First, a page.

Still Pregnant after 42 Weeks
Many women believe that if they've passed their expected delivery date (EDD), otherwise referred to as their due date, they have moved into a prolonged pregnancy. However, most of the time they are completely within the normal range of time for a full-term pregnancy and not at all in prolonged pregnancy status.
The term prolonged pregnancy refers to a pregnancy that has exceeded 42 weeks gestation. The counting begins from the start of the last period unless there has been an adjustment according to an ultrasound scan within the first 20 weeks. The phrase "full term" does not mean a specific date on the calendar, but rather it refers to a five week period from 37 weeks to 42 completed weeks of gestation. So, a full-term baby is a baby born any time after 37 weeks and before the end of the 42nd week. More than 80 percent of women deliver within this window of time. When a woman receives her EDD, it is usually a 40 week point which is within the time frame allotted to full term pregnancy.
Babies Come When They're Ready
The fact is that very few babies actually arrive on the date given to the mother by the doctor, even with an ultrasound scan confirming the date. While the numbers vary greatly in studies that have been done on babies that come on the EDD, there is a very small chance of it happening - somewhere between one and six percent. What that tells us is that as long as the pregnancy is low-risk and everything is progressing well, there is no reason to panic if you pass your due date. Between three and ten percent of all pregnancies will arrive at the 42 week mark. After that point, the pregnancy is designated prolonged.
Possible Reasons for Prolonged Pregnancy
There are only a small number of mothers who are affected by prolonged pregnancy. Although the actual cause is not known, some factors are identifiable and could explain, at least in part, why it happens. The reasons may include fetal abnormalities, certain placental enzyme deficiencies and low thyroid hormone levels. However, these compose a very small number of the women who have a prolonged pregnancy. The majority of women who have prolonged pregnancies are those women whose dates were wrong from the start and an ultrasound within the first 20 weeks of gestation was not done.
It is not unusual for an EDD to be overestimated by a month, an error that is usually picked up when the mother goes for her 18 to 20 week ultrasound scan. If this mistake gets by the doctor, then there is no way of knowing or correcting the error late in the pregnancy. Consequently, the supposed 40 week gestation prenatal exam is really only 36 weeks and both mother and doctor will expect the baby to arrive within a two week period. If she doesn't go into labor in that period, she'll be classified as post-term. It is even more common to find errors of one or two weeks.
The reason the error can't be caught after around 20 weeks gestation is that an ultrasound scan, while effective for the first half of pregnancy, loses its effectiveness in the latter half. In the first half of the pregnancy the ultrasound enables certain body measurements to be taken which confirm the age of the baby. Babies grow from that point to different sizes based on assorted factors. So, by the third trimester, the twig is bent and it is futile to try to judge the age of the baby by measurement.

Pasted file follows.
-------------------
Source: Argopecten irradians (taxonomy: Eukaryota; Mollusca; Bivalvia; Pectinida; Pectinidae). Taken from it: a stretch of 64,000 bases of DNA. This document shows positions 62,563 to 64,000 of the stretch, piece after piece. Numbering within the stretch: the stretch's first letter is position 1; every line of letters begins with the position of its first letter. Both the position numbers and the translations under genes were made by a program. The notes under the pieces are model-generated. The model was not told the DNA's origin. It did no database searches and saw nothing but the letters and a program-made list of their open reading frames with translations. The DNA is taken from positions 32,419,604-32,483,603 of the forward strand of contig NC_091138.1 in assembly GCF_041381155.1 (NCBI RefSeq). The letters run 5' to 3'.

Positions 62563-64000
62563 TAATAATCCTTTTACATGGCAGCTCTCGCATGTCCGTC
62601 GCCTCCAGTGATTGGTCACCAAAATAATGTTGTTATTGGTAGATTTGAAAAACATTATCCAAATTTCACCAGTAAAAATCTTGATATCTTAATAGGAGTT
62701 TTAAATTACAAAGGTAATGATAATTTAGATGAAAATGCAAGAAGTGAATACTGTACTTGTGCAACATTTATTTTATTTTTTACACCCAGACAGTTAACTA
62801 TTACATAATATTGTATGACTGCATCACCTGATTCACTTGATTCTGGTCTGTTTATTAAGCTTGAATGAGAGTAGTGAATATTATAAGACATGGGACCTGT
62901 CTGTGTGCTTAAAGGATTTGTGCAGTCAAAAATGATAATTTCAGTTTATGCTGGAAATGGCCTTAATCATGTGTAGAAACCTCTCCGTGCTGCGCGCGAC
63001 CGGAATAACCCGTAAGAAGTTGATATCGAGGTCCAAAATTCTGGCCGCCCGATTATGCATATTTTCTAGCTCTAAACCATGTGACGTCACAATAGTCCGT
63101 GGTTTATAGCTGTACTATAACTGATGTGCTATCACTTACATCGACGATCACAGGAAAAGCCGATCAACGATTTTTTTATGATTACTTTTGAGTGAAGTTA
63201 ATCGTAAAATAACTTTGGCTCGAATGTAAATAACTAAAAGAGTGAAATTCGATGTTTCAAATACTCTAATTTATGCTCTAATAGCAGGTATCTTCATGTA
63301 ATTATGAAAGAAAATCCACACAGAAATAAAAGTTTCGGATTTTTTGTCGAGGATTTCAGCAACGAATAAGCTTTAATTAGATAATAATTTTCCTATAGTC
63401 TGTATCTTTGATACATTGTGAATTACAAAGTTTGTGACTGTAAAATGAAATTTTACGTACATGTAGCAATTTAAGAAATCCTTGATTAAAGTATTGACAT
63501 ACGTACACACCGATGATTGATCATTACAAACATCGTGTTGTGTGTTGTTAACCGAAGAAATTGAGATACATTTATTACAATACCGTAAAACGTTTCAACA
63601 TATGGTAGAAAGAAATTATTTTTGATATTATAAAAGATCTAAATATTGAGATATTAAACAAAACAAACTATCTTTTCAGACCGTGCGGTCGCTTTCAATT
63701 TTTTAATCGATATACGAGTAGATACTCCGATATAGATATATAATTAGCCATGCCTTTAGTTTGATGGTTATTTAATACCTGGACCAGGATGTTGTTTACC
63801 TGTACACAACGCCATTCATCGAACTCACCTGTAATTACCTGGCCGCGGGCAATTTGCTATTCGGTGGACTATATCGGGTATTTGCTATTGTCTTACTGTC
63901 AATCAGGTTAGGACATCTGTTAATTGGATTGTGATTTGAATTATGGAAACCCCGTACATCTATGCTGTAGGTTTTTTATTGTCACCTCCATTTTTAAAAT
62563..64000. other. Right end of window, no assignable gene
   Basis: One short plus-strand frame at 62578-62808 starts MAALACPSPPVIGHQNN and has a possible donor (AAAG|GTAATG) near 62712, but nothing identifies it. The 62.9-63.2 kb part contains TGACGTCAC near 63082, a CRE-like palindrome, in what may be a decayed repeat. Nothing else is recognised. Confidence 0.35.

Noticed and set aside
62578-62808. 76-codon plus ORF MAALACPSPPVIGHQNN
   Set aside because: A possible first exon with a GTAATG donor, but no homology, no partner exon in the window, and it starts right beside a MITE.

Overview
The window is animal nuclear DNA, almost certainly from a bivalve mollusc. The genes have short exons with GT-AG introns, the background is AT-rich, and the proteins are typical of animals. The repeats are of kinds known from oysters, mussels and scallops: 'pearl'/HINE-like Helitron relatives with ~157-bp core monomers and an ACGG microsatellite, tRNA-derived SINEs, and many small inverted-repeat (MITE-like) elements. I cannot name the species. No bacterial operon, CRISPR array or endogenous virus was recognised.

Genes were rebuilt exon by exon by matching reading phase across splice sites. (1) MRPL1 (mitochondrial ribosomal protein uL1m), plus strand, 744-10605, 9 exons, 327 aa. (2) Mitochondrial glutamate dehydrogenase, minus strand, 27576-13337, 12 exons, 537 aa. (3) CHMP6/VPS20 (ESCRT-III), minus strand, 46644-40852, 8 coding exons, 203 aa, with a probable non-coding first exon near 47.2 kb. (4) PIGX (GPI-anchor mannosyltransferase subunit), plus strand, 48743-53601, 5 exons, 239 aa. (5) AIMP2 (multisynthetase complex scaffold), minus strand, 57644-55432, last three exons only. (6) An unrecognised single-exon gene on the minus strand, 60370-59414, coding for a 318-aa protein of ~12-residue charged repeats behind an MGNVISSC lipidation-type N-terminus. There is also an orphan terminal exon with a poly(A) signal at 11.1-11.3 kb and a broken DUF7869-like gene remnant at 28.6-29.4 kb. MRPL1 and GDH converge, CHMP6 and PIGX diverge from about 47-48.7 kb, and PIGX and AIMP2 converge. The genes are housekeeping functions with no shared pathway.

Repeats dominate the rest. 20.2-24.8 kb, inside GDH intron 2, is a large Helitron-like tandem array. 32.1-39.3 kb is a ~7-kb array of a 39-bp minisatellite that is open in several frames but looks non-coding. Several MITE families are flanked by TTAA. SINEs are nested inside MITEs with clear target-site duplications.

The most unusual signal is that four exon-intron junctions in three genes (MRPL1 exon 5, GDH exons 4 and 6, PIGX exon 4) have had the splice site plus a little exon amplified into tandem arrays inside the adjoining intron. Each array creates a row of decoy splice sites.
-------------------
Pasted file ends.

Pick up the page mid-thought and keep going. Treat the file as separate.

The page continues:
Risk Factors for Prolonged Pregnancy
When a pregnancy moves into prolonged status, it also moves out of low-risk into a high risk situation. Some of the factors that affect this change include:
· a growth rate that is poor
· reduced amniotic fluid in the sac
· vaginal bleeding during pregnancy
· pre-eclampsia and other hypertensive disorders
Some women become fearful for the fate of their babies at the 42nd week mark and ask for intervention. Many times a doctor will do their best to hold off the surgery, avoiding an unnecessary cesarean section. However, if the mother is beside herself with worry, then the doctor will usually act to assuage the fear.
Risks to the Baby
The risk factors to the baby are the same at 42 weeks as they would be for any of the other four weeks in the five week window of full-term pregnancy. However, some doctors like to monitor the baby's situation from this point to ensure all is well. After the 42 week point, the doctor will begin to devise a delivery plan because the risk to the baby begins to increase after 43 weeks.
Very few women are allowed to go beyond 42 weeks without intervention because observational studies have clearly shown that in the 43rd week of pregnancy there is an increased loss of infant life. Some studies say that the rate of fetal loss triples by 43 weeks. The placental function begins to seriously deteriorate, depriving the baby and putting the baby into stress. Labor after a post-term pregnancy is a high risk situation and the baby is monitored very closely.
Learn more about prolonged pregnancy here.